When policy matters: how will the US presidential election affect the country’s wealthy?
By Maya Imberg and Benjamin Kinnard, Wealth-X Custom Research
As November 8th fast approaches, the world will be watching as the US votes for its next president. With the country still holding stage as the world’s superpower, a new president will have the ability to change the direction of economic, trade and foreign policy, thus affecting the wealthy in significant ways. While both candidates claim their economic policies favour the middle class, how will a Clinton or Trump presidency impact the country’s wealthy?
The financial markets clearly prefer a Clinton win, shown by movements in the stock market, oil or currencies in response to a change in election odds. For example, the Mexican peso has been moving inversely to Mr Trump’s polling numbers, and a paper by the Brookings Institution in late October predicted that global equity markets could fall by 10% to 15% following a surprise Trump victory. This fall would be even greater than what we saw in the immediate aftermath of the UK’s referendum decision to leave the EU in June, when the FTSE 100 opened 8% lower the morning after the unexpected decision.
Given that an individual’s wealth is mainly influenced by the state of their private holdings (such as their company/ies), their holdings in the stock market and other assets (such as property), as well as currency movements, a Trump win would see the wealthy’s net assets diminish in the short term, while a Clinton victory would see them increase.
The medium term consequences of each candidate’s tax and economic policies over four (or eight) years has a greater bearing on the wealthy. Both Mrs Clinton and Mr Trump have pledged policies to raise the effective tax rate on the highest earners, however analysis on the impact of Mr Trump’s policies are more mixed.
Mrs Clinton’s tax policy includes a proposal to create a 4% ‘surcharge’ on high-income taxpayers, and to establish a 30% minimum tax on those with incomes of US$1m or more. Mr Trump, on the one hand, plans to tax carried interest as ordinary business income, which could have an adverse impact on hedge fund and private equity professionals. As over a fifth of the US ultra wealthy work in the finance, banking and investment sector, ending this ‘loophole’ could potentially have large ramifications for the wealthy. However, the Tax Policy Center has found that the overall impact of Mr Trump’s tax proposals would benefit the highest-income households the most, in both absolute and percentage terms.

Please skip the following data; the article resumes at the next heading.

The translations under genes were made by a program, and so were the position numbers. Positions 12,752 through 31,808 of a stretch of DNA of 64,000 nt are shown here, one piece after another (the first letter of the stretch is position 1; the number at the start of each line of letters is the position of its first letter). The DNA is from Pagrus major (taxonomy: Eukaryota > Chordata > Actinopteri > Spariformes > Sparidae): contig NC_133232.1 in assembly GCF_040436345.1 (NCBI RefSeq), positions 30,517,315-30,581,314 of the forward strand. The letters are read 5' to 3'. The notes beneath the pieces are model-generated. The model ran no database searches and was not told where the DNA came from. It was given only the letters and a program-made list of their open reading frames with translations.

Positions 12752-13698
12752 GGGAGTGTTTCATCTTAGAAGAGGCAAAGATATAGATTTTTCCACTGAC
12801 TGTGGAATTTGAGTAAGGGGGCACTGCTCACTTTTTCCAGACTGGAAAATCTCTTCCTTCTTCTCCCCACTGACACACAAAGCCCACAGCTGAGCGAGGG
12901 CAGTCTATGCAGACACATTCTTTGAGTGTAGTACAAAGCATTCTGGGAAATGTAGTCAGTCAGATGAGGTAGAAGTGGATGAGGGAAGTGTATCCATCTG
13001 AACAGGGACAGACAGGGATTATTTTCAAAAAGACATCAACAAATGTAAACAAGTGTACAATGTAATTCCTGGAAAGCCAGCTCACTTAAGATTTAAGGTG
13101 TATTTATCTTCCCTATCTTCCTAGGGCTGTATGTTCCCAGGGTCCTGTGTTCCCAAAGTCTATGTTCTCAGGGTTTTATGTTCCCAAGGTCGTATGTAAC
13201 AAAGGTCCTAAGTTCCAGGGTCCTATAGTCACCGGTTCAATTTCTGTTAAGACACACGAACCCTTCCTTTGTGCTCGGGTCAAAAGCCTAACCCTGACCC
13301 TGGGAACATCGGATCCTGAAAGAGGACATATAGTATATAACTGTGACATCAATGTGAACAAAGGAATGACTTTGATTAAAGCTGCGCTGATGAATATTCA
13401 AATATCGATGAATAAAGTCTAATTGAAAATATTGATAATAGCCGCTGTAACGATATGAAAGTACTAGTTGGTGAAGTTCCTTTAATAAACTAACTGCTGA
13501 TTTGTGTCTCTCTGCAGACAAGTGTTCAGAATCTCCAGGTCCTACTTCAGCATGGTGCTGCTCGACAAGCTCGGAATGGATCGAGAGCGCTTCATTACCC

Though tax rates are part and parcel of this, of arguably even greater importance to the US wealthy is the country’s general business environment and how this could change via new policies. The ability to create, grow and sustain businesses is vital for the wealthy. For example, according to Wealth-X analysis, 64% of the world’s ultra high net worth individuals (those with over US$30m in net assets) have entirely created their own wealth, in contrast to just 17% whose wealth comes purely from inheritance.
Of the two candidates, Mr Trump’s general stance against immigration and threats to curtail free trade pose the bigger threat to the health of the business environment. According to the National Foundation for American Policy, immigrants have founded 51% of all billion dollar start-ups in the US, highlighting the important role they have in creating wealth. Moreover, scenario analysis by Moody’s Analytics expects that the economy would be significantly weaker if Mr. Trump’s economic proposals were adopted, but the inverse for Mrs Clinton’s.
Yet almost irrespective of the election outcome, we believe that the qualities that make the US a leader in wealth creation will remain in place. The country remains the pre-eminent leader in innovation and entrepreneurship; a result of policies and culture that have taken decades and more to develop. It remains a beacon for world-class universities, a start-up powerhouse and a top destination for the world’s best and brightest. Interestingly, numerous global companies have been founded during economic downturns, including General Motors, Disney, and Uber, highlighting American entrepreneurs’ ability to create wealth in difficult conditions. Whoever wins the presidency on 8 November, we believe that wealthy Americans will continue to grow and cement their position at the top of the global rankings.